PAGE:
Full disclosure: I have had numerous conversations with John Oak Dalton about Indiana films, and received a screener of the film prior to the premiere at the Hoosierdance International Film Festival in Kokomo (it plays on September 14-15, 2018). The film is finished except for a few audio tweaks. I may update this review when the final release is available.
John Oak Dalton’s directorial debut, The Girl in the Crawlspace, is an interesting marriage of Indiana cinema and Ohioan cinema. John Oak Dalton began his film career with support from the late African-American, Indianapolis-based director Ivan Rogers and even did some editorial work in Rogers’ Forgive Me Father (2001). He has spent most of his career writing numerous screenplays mostly for the Polonia Brothers and Dayton’s Henrique Couto who produced this works. It stars mostly Ohio talent, but was largely shot in Indiana (Mooreland and Farmland) with some footage shot in New Lebanon, OH, which is the location for Couto’s Calamity Jane’s Revenge (2015). Continue reading
“What is your favorite superhero film?”
Seemed like a simple question. Easy enough to answer.
Then I began to compile a list of all of the superhero movies I’ve seen. And when that list grew larger than 90 movies (watched over many, many years), I panicked. “Damn. What is my favorite superhero film? Could I even narrow it down to a top ten?” Continue reading
Chicago is home to a lot of film history. A number of big-budgeted films were shot in full or in part in the city. The School of the Art Institute of Chicago’s film program is where art house directors, like Apichatpong Weerasethakul, honed their craft. But the type of Chicago film history that is most overlooked is the output of regional filmmakers making low-budget, independent films like H.G. Lewis or Joe Swanberg. Jason Coffmann’s feature debut, Housesitters (2018), belongs to this latter category and is a mix between a stoner comedy and monster movie. If you are adventurous, and willing to look outside of major production locations like L.A. and New York, then you may have a great time with this comedy. Continue reading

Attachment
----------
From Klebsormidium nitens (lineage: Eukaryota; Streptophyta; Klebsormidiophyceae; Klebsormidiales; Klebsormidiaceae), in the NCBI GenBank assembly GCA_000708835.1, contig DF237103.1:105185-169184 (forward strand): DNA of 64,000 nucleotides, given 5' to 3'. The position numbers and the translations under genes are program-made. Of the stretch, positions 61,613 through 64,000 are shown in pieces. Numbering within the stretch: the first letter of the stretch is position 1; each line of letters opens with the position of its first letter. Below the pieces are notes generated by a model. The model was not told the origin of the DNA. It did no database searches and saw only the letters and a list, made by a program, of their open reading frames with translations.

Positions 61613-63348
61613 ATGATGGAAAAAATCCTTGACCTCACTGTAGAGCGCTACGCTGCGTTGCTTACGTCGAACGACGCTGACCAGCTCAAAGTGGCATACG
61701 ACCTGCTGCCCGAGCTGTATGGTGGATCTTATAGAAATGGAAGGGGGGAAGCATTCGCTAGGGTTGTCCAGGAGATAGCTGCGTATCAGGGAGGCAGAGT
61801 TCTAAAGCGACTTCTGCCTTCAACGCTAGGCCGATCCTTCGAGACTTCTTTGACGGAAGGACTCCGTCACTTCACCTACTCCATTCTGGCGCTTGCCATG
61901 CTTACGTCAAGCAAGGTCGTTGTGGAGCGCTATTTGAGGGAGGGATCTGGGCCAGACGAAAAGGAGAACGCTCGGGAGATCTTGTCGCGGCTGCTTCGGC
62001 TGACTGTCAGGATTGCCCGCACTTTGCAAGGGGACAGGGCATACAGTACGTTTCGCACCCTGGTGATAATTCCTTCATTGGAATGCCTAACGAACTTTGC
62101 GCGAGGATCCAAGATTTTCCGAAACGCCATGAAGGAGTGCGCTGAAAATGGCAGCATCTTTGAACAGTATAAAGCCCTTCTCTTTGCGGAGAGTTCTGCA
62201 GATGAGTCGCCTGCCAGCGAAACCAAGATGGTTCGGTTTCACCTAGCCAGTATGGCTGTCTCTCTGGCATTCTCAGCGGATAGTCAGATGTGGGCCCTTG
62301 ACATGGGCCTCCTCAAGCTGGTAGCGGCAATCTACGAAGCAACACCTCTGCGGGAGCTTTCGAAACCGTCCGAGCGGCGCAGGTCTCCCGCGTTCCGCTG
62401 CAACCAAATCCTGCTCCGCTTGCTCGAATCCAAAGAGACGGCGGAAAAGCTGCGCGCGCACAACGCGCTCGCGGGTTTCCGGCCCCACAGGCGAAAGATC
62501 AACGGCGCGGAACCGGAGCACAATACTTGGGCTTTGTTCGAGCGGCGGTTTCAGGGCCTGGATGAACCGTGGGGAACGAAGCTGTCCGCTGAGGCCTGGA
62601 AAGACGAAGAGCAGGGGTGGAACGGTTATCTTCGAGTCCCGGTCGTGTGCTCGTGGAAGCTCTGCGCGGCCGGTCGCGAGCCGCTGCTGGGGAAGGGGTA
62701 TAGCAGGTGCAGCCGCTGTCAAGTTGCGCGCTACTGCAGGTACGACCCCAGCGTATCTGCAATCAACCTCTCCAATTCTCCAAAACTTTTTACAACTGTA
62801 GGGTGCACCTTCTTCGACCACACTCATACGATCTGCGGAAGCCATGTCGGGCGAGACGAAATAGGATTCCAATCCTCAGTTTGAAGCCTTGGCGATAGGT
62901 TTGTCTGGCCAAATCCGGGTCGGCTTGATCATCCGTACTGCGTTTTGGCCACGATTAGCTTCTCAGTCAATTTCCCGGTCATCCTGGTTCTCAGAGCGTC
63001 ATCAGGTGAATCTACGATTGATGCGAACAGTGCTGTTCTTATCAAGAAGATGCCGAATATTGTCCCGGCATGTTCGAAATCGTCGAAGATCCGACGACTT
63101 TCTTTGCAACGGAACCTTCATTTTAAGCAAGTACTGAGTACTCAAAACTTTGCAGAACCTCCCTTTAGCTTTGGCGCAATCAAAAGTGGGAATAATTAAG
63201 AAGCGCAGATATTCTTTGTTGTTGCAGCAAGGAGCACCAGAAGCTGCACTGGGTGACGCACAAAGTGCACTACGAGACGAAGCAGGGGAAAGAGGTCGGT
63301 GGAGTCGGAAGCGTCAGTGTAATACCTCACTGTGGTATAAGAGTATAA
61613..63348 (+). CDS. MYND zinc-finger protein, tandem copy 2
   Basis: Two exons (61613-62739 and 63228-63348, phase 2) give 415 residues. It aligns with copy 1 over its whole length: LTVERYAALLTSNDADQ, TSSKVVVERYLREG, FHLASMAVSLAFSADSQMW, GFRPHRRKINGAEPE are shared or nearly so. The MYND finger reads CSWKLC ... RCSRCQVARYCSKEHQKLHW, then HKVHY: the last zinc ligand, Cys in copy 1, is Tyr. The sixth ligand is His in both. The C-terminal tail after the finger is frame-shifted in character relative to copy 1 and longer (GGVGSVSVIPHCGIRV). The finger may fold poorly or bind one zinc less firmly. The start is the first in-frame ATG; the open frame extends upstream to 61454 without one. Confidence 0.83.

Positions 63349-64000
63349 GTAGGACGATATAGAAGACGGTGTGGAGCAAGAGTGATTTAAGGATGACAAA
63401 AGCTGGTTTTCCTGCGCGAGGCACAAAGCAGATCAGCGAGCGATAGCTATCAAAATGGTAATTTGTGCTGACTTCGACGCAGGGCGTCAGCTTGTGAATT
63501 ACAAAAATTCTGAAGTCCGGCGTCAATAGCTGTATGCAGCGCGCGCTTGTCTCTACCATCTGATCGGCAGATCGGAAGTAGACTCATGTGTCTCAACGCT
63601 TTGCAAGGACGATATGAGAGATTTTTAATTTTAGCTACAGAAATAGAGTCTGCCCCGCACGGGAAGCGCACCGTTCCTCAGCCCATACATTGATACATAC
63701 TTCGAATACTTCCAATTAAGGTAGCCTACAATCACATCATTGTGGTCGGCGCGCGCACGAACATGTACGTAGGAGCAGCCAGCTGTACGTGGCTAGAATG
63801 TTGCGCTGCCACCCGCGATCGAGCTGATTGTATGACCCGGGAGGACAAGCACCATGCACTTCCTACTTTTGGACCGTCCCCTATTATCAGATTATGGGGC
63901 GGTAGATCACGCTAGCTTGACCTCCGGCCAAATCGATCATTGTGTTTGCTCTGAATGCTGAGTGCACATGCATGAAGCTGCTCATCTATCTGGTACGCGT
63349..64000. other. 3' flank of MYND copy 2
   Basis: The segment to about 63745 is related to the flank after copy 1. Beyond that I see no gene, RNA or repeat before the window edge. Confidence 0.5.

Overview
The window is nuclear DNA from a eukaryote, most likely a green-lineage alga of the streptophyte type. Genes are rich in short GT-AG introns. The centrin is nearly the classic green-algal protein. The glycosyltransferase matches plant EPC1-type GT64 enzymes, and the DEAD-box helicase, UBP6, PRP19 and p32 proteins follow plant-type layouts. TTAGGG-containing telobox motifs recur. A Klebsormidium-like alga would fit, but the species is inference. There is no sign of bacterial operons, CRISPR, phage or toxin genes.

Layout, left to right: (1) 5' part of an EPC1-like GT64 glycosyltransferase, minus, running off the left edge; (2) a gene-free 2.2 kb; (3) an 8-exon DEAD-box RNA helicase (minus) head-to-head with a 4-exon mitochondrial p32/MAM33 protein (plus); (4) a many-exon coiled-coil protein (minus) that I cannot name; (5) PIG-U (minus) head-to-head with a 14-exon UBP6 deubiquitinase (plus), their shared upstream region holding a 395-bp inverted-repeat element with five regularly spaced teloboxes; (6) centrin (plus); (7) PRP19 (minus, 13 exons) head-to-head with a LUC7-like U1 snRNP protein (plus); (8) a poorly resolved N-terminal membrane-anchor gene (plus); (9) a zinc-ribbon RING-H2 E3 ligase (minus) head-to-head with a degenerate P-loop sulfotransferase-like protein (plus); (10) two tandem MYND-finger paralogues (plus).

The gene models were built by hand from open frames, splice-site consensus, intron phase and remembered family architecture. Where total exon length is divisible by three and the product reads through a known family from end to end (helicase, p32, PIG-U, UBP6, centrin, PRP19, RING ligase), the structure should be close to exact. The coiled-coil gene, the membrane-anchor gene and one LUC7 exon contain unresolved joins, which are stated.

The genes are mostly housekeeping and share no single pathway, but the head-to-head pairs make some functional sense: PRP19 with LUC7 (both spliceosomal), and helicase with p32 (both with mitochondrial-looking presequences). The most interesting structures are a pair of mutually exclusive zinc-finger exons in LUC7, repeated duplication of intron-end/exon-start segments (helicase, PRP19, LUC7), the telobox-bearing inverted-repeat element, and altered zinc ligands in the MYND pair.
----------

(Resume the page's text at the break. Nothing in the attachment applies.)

This is my top seven movies of 2017. I’ve decided to do a top seven because this is the number of movies that were a step above everything else I saw this year. This is an opinion piece of what I enjoyed the most out of the year, so take from it what you will. But I think each one of these films is worth looking at and you should too. So, here are my favorite movies of 2017.
Below are Mo Money’s top films of 2017 only including films that premiered anywhere in the world in the calendar year.
2017 was a great year for movies. The fact that a number of good films by directors I love (Sofia Coppola, Henrique Couto, Edgar Wright, etc.) didn’t make the list shows that there was abundance of good films. At the same time, I didn’t fall head over heels in love with critically acclaimed films and audience favorites like Get Out, Star Wars: Episode VIII-The Last Jedi, Girls Trip, and others. I feel myself increasingly distant from mainstream tastes as I age. There remains numerous films released in 2017 that I would like to see, particularly On Body and Soul and Zama, but couldn’t due to diverse reasons so as always this list may change in the future.